We knew this day would come, but that doesn’t make it any less exciting. After all, we’ve been waiting since Saturday. Today Nvidia launches the just-announced GeForce GTX 690, which packs two full GK104 Kepler GPUs onto one video card—and what a card it is. (For an in-depth look at the GTX 680, the GK104 GPU, and the Kepler architecture, check out the feature story from our June issue!)
With premium magnesium-alloy casing, polycarbonate windows, and an LED-backlit logo, the $1,000 GeForce GTX 690 reference card looks as expensive as it is.
The GTX 690 is 11 inches long—big for an Nvidia card, but still smaller than the 12.2-inch high water mark established by the AMD Radeon 5970 a few generations ago. As you’d expect, the GTX 690 contains two of the same GPU found in the GTX 680, with a slightly lower base clock—915MHz with a boost clock of 985MHz, compared to the 1,006MHz base and 1,058MHz boost clock for a reference GTX 680. Nvidia says they’ve built in substantial room for overclocking, too, saying that you can get over 1,100MHz clocks from the stock cooler.
Aside from the slightly lower clocks, the rest of the board’s specs are exactly what you’d expect from a true dual-680 configuration: 3,072 CUDA cores, 16 SMX units, 256 texture units, and 64 ROPs. Each GK104 GPU has 2GB of GDDR5 with four 64-bit memory channels per GPU, for a total of 4GB GDDR5 frame buffer for the whole card. The card takes two 8-pin power connectors and has a TDP of 300W.
Look, Ma, no shroud!
The GTX 690’s reference shroud looks amazing. It’s all magnesium-alloy and polycarbonate, with nary a bit of plastic to be seen. In typical Nvidia dual-GPU card design, the intake fan is in the center of the PCB and blows air toward both the front and back of the card—keeping cool air flowing over both GPUs but potentially wreaking havoc on standard front-to-back case airflow.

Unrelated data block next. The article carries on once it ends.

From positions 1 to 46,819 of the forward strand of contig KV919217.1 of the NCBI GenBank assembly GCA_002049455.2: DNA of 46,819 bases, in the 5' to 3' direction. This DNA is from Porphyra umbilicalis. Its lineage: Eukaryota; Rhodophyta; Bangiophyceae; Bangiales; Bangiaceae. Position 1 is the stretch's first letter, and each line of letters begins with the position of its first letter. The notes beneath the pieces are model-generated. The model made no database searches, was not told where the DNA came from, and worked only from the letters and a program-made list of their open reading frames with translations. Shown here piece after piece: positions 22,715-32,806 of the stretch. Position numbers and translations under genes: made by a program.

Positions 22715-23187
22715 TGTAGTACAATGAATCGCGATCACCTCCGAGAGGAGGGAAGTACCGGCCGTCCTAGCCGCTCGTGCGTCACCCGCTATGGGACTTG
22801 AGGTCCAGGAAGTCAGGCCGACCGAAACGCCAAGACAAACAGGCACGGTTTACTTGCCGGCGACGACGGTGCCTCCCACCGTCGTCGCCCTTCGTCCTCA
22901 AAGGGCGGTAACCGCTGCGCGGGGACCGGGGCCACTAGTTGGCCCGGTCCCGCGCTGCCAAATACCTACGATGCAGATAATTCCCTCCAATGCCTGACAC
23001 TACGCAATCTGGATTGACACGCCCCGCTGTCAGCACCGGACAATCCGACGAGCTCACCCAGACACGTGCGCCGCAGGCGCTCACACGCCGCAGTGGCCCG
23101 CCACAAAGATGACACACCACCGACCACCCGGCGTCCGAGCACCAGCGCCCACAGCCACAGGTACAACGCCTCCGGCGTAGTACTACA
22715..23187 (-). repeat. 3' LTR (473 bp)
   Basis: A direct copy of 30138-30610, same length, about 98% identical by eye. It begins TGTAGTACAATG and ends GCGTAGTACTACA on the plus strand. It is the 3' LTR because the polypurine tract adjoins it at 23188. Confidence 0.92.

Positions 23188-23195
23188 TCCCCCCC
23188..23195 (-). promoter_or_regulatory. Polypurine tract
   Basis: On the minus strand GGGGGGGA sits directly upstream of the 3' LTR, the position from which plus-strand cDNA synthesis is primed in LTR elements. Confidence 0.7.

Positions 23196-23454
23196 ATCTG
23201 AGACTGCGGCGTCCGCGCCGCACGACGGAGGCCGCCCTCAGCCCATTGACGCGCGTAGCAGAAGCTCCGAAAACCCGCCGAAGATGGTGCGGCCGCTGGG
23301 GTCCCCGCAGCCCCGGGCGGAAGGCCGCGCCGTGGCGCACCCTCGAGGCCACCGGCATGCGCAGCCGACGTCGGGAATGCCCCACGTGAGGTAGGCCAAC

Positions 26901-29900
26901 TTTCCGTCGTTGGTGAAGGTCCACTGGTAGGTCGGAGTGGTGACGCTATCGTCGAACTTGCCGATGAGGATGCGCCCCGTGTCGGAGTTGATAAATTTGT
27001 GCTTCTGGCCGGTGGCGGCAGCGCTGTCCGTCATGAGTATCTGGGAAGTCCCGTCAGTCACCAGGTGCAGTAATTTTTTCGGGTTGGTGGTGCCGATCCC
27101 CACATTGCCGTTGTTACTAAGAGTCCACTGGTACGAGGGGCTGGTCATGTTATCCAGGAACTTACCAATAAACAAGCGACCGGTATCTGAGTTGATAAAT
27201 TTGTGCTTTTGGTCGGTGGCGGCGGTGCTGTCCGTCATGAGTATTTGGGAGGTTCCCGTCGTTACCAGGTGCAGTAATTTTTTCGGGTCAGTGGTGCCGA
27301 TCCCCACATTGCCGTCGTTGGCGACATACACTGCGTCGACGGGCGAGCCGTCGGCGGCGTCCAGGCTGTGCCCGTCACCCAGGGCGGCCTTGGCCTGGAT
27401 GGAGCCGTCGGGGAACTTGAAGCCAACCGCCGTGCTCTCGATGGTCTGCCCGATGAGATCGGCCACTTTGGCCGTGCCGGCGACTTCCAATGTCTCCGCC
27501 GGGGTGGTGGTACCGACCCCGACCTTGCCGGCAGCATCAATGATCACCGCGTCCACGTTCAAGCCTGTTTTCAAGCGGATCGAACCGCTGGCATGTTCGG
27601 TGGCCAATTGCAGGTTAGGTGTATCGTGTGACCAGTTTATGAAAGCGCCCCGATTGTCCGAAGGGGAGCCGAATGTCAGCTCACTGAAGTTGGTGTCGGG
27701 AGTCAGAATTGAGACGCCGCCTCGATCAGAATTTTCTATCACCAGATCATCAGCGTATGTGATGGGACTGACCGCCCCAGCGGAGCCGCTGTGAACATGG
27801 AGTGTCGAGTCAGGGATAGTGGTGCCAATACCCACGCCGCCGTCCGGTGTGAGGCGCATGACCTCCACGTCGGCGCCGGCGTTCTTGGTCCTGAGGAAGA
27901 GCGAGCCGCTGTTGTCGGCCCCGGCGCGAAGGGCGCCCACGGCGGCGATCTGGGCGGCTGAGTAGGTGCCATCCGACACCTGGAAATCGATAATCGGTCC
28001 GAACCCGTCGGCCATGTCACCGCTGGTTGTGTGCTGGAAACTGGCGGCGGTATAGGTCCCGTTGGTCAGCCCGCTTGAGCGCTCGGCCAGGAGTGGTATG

Here’s how the reference design of the GTX 690 stacks up to a reference GTX 680 and an XFX Radeon HD 7970 Black Edition.
Nvidia made sure to tell us that unlike the GTX 590, which was a fair bit slower than dual GTX 580s, the GTX 690 is almost as fast as dual GTX 680s. The card has a TDP (thermal design power) of 300W, so there’s plenty of overhead for overclocking.
We haven’t had our GTX 690 reference card for very long, but we were able to run our graphics benchmark suites to see how it stacks up to two other dual-GPU configurations: stock-clocked GTX 680s in SLI and stock-clocked Radeon HD 7970s in CrossFireX. We tested all three configurations in the same test setup, which consists of a stock-clocked Core i7-3960X on an Asus P9X79 Deluxe board with 16GB DDR3/1600 in a Cooler Master Cosmos II chassis with a 1050W Thermaltake PSU and a 256GB Samsung 830 Series boot SSD. We used the latest Catalyst drivers from AMD for the 7970s, the latest WHQL drivers from Nvidia for the 680s, and the pre-release drivers Nvidia provided for the GTX 690.
True to Nvidia’s claims, the GTX 690 at stock clocks was only a few frames per second slower than dual stock-clocked GTX 680s. The greatest difference we saw was 4fps in Just Cause 2’s Concrete Jungle benchmarks, and the GTX 690 was actually very slightly faster than the dual 680s in Metro 2033.
How do the Nvidia SLI solutions compare to two reference Radeon HD 7970s in CrossFireX? They trade blows: the Nvidia cards are faster in both 3DMark Performance tests, Unigen Heaven, Far Cry 2 (barely), and Batman: Arkham City, while the Radeons win in Shogun 2, STALKER: Call of Pripyat, Just Cause 2, and Metro 2033.
The GTX 690 had the lowest system idle power, at just 101W, but the highest maximum power draw: 730W, higher than both dual-card setups. This isn’t average load power, but peak power for the whole system, including CPU and drives. We’ll have average load power as well as cooling performance for you in our full review.
We haven’t even started exploring the GTX 690’s overclocking options, nor have we done all the benchmarking we want to do, but from our initial tests it’s an astonishingly fast single-card SLI setup that takes up less room and draws less power at idle than multi-card setups. And, of course, if you have two of them you can enable Quad SLI. Yes please.
For the price of two GTX 680s, you get the power of two GTX 680s on one board. That seems pretty fair. The GTX 690 is available starting today from a slew of Nvidia partners with an MSRP of $999.